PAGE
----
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Eric Litke
By Eric Litke January 19, 2021

Most progress so far related to COVID-19

During his successful 2018 campaign, Gov. Tony Evers said he supported the "goal" of cutting the Wisconsin prison population in half.

Evers noted it was a long-term effort that couldn't be done in a single term. So halfway through his term, it's time to check if we've seen progress made in that direction.

Evers spokeswoman Britt Cudaback noted in an email that the prison population dropped from more than 23,000 in 2019 to 20,000 at the end of 2020. But it's not fair to view all of that as proof of long-term progress.

The state Department of Corrections said that drop is primarily due to the effects of the coronavirus pandemic, which halted trials for a time and continues to hinder the speed of the judicial system.

"A major part of the decrease in population can be attributed to a slower-moving court system during the pandemic," DOC spokesman John Beard said in an email.

Beard also noted the department is limited in its ability to immediately reduce the population, since only a few programs allow inmates to be set free before their scheduled release date. 

In 2020, those early releases included 65 people in an Alternative to Revocation program in Milwaukee who were released in April to finish programming in the community, 21 people in a variation of the earned release program and 16 people who had their sentences modified by courts due to their health or age.

But the DOC has also made changes that could have a more long-term effect on the prison population, albeit a limited one, Beard said.

The Earned Release Program — an early release program for inmates with substance abuse disorders — added four new sites and increased its enrollment noticeably last year, from 1,909 inmates in 2019 to 2,122 in 2020. 

And the DOC changed several procedures related to revocations starting in January 2021, aimed at reducing the number of people returned to prison for violations. After serving a prison term, inmates generally are released on extended supervision (similar to probation), where they must follow an array of rules or risk being sent back behind bars.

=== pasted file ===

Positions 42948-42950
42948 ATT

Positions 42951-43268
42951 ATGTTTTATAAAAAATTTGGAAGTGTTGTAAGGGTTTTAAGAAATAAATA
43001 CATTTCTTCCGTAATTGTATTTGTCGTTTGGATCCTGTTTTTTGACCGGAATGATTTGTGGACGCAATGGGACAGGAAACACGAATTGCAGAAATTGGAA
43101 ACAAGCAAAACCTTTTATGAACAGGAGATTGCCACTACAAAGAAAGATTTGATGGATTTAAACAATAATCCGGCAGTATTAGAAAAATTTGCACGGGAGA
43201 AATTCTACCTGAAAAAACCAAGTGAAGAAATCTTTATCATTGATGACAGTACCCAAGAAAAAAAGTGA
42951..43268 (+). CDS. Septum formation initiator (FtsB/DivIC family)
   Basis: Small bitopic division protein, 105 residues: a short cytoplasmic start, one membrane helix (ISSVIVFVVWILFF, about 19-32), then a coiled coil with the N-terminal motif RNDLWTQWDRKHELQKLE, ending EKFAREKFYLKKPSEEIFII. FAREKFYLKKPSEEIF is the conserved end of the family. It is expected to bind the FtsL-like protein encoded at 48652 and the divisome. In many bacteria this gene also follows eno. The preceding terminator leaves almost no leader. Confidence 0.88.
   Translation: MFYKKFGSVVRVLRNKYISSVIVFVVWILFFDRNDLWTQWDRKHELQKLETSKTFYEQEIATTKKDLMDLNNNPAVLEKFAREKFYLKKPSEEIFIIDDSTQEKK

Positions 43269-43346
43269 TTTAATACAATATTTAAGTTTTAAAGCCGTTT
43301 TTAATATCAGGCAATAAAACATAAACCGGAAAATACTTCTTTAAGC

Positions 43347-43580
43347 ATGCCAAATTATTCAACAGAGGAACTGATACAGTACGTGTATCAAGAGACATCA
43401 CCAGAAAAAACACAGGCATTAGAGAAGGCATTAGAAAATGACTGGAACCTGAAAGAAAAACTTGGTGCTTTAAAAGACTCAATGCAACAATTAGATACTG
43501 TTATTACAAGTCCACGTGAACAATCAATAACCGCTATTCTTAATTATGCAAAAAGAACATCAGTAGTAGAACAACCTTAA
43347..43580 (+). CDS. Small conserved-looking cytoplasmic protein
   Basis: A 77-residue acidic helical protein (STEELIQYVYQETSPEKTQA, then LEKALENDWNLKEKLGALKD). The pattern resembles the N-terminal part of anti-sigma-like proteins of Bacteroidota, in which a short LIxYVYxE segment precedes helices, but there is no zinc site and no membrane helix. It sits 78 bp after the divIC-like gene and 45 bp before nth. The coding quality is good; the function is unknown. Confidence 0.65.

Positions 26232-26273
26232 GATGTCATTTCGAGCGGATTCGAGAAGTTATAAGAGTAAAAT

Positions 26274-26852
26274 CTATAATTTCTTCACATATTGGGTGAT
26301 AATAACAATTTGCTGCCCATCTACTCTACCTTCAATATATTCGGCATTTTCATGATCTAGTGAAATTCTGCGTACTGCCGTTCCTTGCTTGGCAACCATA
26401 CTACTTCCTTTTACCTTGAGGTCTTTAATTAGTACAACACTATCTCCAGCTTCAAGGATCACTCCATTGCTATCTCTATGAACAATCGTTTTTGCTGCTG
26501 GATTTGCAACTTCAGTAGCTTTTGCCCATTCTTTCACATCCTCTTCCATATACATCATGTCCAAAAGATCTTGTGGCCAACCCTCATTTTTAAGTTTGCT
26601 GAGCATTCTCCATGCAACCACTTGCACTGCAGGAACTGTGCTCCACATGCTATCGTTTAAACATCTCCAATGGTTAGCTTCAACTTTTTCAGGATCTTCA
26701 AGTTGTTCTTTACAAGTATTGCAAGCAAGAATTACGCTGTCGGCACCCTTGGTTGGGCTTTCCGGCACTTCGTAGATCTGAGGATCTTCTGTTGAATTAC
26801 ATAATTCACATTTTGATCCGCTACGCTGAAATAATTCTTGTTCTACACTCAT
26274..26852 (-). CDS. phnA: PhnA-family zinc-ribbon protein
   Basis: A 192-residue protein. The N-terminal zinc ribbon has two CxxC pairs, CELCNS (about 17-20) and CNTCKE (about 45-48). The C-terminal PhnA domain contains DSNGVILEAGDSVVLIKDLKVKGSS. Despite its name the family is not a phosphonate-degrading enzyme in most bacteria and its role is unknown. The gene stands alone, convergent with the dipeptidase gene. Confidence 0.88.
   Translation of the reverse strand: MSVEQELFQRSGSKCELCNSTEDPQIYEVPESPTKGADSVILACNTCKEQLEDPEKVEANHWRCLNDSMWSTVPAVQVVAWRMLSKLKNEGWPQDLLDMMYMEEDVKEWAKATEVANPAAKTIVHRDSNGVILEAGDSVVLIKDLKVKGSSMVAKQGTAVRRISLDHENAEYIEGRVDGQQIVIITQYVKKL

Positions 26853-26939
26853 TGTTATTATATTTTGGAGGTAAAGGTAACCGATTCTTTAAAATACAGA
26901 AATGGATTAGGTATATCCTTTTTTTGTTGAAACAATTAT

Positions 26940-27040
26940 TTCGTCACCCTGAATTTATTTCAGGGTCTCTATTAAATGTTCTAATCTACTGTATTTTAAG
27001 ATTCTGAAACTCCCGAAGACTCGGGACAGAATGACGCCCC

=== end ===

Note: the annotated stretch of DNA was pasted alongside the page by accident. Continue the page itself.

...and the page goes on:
The DOC has reduced the number of standard rules — in favor of guidelines related more directly to a given inmate's criminal history — and has increasingly used short-term sanctions (short jail stays) instead of formal revocation of extended supervision that would result in a longer return to prison.

We rate promises based on results, not intent. So even if these policy changes weren't initiated by Evers, they count as progress toward his promise since they happened under his watch.

Wisconsin is a long way from reaching the goal of cutting the prison population in half — and the immediate progress seen in 2020 largely is related to the pandemic rather than policy changes — but steps have been taken in that direction. 

We rate this promise In the Works.

Our Sources

Email exchange with Britt Cudaback, spokeswoman for Gov. Tony Evers, Jan. 11-14, 2021

Email exchange with John Beard, Department of Corrections spokesman, Jan. 15-19, 2021

Wisconsin Department of Corrections, Earned Release Program FAQs, accessed Jan. 19, 2021

Wisconsin Department of Corrections, Weekly Population reports, 1999-2020

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